“In the centre of Paradise there was a tree. It was used by the serpent to deceive our first parents. Take note of this surprising fact: that to deceive man the serpent resorted to a feeling inherent in his nature. When he formed man, besides a general understanding of the world, the Lord had actually placed within him a desire for God.
No sooner had the devil discovered this yearning than he said to man: “You will become like gods (Gn 3,5). For the present you are only human and cannot always be with God; but if you become like gods then you will always be with him”… In this way, it was her desire to be God’s equal that seduced the woman…, she both ate and urged the man to do the same… Now, after this offence, “Adam heard the sound of the Lord God moving about in the garden towards evening” (Gn 3,8)… Blessed be the Lord of hosts for having visited Adam at evening time! And for still visiting him now towards evening, on the Cross.
For it was at the very time that Adam had just eaten, those hours marked by his sin and condemnation, that the Lord underwent his passion, namely, between the sixth and the ninth hours. Adam ate at the sixth hour, according to nature’s law; then he hid. And towards evening, God came to him.
Adam had wanted to become God; what he wanted was impossible. Christ fulfilled this desire. “You wanted to become what you could not,” he said, “but I desire to become man, and I can do it. God does the complete opposite to what you did when you allowed yourself to be led astray. You longed for something beyond you but I am taking what is beneath me. You longed to be God’s equal but I desire to become man’s equal… You desired to become God and were unable. But I became man to make the impossible, possible.”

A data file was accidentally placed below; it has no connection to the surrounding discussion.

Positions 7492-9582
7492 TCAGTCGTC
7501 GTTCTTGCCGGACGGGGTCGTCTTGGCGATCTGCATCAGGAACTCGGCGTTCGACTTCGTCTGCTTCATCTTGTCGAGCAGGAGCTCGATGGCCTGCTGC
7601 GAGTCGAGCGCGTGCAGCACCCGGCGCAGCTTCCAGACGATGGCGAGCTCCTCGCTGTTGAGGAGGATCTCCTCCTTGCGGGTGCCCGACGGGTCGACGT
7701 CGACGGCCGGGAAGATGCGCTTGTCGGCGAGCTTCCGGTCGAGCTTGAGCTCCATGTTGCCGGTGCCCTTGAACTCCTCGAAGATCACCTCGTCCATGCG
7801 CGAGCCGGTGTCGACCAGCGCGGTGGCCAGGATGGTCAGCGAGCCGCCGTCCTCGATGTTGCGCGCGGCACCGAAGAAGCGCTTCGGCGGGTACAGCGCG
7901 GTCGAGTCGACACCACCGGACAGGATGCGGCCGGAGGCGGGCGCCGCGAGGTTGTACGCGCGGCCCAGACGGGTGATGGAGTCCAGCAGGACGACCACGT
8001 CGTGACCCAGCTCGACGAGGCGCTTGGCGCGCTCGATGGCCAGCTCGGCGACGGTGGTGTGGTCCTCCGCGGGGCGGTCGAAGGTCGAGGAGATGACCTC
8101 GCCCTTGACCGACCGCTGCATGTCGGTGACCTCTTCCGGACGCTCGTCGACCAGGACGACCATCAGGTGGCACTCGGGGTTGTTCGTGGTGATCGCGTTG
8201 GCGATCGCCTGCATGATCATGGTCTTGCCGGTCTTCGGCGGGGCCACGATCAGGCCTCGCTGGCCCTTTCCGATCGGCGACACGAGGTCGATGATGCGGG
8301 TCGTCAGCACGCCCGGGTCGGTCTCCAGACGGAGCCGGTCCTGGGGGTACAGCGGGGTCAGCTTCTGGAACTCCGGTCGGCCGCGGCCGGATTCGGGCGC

Yes, this is indeed why God has come. He reveals it to his apostles: “I have eagerly desired to eat this Passover with you” (Lk 22,15)… He came down at evening and said: “Adam, where are you?” (Gn 3,9)… He who came to suffer is the same as he who came down into Paradise.”
Severian of Gabala (?-c.408), Bishop in Syria
6th Homily on the Creation of the world, 5-6
More Good Friday reading:
‘This doubtful day of feast or fast’: Good Friday and the Annunciation The Clerk of Oxford reflects on the not-accidental conjunction of Good Friday with March 25, the Feast of the Annunciation. (This conjunction won’t happen again in our lifetime.) Don’t miss the beautiful poem by John Donne from 1608, another year when the two coincided, “Upon the Annunciation and Passion Falling Upon One Day.” A brief excerpt here, but do go and read it all:
“Sad and rejoiced she’s seen at once, and seen
At almost fifty and at scarce fifteen;
At once a Son is promised her, and gone;
Gabriel gives Christ to her, He her to John;
Not fully a mother, she’s in orbity,
At once receiver and the legacy;
All this, and all between, this day hath shown,
The abridgement of Christ’s story, which makes one
(As in plain maps, the furthest west is east)
Of the Angel’s Ave and Consummatum est.”
We call this Friday good Simcha Fisher shares a selection from T.S. Eliot’s East Coker